Since the 7th grade, in my parish school, the Eucharist has been a key part of my life. In those days we had to attend the 9:00 Sunday mass as a class with Sister Dolores sitting with us.
One Sunday – when the priest turned around and presented the host to us, it was mass facing the wall in those days, I heard the priest say to ME – this is the lamb of God. He said it to me. So, I jumped up and climbed over my classmates in the pew. They were not happy with me, afraid we would get in trouble. But I made my way to the altar rail, the first of about 1,000 students in the church that Sunday. Sister Dolores never said a word to me. It was a real sacred moment for me. Today is that sacred moment, Jesus, is our Lamb of God.
We heard in Exodus that, Our Lord God, Adoni, said to Moses: This day shall be a memorial feast for you which all your generations shall celebrate with pilgrimage to the Lord as a perpetual institution. The Passover Supper.
The Lord Jesus renewed this mandate in his name on Holy Thursday. And he gave us his own Passover supper. He is the paschal lamb. He gave himself to us so we now rejoice in the banquet of new life, the remembrance of covenant life that Eucharist celebrates. We receive his essential reality, the fully divine and fully human Christ in his being of total love for the father and for us. This is the real presence of Christ – pure Love. Our paschal lamb through his perfect love changes suffering into a gift of redemptive self-sacrifice.
Jesus fulfills the ancient sacrificial ritual of the Passover supper, by sharing his own body as bread and to seal the covenant, we now drink his blood, the cup of blessing, now our Thanksgiving – our Eucharist. So, we celebrate His covenant renewal that nourishes us on the Christian journey to offer ourselves in sacrificial love to be his disciples in the world.
Jesus gave us an example of this servant leadership by washing the feet of his disciples. This was the sign of his total act of service that he would give in his Passion and death, offering himself in transforming love for all.
Holy Thursday invites us to do the same. The call now is to take every opportunity presented to us to be of service. This surely is our daily challenge, but the Eucharist energizes the theological virtues of faith, hope and love. These help us to transform our mind, our heart and will, for participation in the divine nature that Christ shares with us. These virtues dispose us to live in a relationship with the Trinity, because God is our origin, our motivation and our life. Our whole spiritual life is for this transformation to take place within. We then can fulfill Christ’s command to love one another as He loves us.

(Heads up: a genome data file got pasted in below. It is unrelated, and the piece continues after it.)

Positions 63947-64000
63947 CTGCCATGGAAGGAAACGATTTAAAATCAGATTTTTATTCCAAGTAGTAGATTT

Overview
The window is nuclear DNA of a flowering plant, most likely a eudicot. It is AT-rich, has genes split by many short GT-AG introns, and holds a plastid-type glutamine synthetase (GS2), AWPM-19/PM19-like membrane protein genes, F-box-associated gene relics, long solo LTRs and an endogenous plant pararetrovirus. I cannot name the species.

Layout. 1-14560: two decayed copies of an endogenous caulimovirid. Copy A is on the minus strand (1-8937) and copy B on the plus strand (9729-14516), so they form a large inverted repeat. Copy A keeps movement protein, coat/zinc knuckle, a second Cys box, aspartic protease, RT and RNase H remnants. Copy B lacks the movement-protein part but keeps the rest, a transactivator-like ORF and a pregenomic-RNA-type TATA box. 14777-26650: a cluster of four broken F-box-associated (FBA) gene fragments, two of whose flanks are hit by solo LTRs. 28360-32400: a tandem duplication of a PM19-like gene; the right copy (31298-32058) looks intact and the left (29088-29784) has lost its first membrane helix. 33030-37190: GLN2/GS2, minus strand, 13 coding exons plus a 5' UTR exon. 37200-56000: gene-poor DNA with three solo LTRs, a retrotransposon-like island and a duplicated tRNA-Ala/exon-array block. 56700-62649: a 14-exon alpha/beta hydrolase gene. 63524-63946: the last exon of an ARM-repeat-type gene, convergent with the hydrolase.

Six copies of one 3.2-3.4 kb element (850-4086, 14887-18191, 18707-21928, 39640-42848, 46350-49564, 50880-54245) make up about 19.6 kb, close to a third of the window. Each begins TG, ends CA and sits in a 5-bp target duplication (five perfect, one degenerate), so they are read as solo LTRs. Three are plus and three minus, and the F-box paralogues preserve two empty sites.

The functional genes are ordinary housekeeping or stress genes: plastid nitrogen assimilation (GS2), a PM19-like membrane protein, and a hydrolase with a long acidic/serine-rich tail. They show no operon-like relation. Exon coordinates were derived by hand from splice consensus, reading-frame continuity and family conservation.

Eucharist is the remedy to our wayward and fragile world. We see it in the current polarization that is fracturing the body of Christ at every level of the human community. Fr. Sam Sawyer writes in “America” to address this problem, he says, in God we are all one. We need to learn and relearn we are bound together in the life of the church at a level deeper than our own agreement. By mutual trust and faith, we can live who we are meant to be. Communion is a cooperation in God‘s grace as members of the body of Christ. Receiving the Eucharist can bring us to this communion in our experience, if our hearts are truly open to Christ and his truth.
We grow in faith, hope and love at every paschal moment. So today, as we receive the glorified body and blood of Christ we are filled with deeper faith in Him, we grow in love as we embrace God’s all-encompassing love in Christ, and we deepen our hope of sharing more and more in the love that the father has for us. We use the imagery as St. Paul also uses in Ephesians that Christ is our bridegroom, an ancient Cistercian prayer says, “Jesus the Bridegroom of our soul: wed yourself to me for all eternity.” I love that prayer. Indeed, he is our soul mate. And as our bridegroom, we are invited to the eternal wedding feast of unending love. Rowan Willliams, in his book, “Being Christian”, writes about the Church as the bride, he says, “Christ gave himself up for her, to make her holy, purifying her in the bath of water by the Power of the Word. To present to himself a glorious church, holy, immaculate, without stain or winkle or any such thing so that she might be holy and without blemish.” Eucharist is the visible sign of the divine bridegroom’s love, for His bride the Church and so each of us.
We have faith in the love of our bridegroom who gives himself to us. His gift of Eucharist is our hope that we can love like him and give of ourselves. In communion, He is present to us in his infinite love.
So, my friends, the paschal mystery is encouraging and deepening our faith, hope and love and leading us to God and to one another in love and humility, seeking always to be Christ in the world. Today is sacred time of renewal and thanksgiving.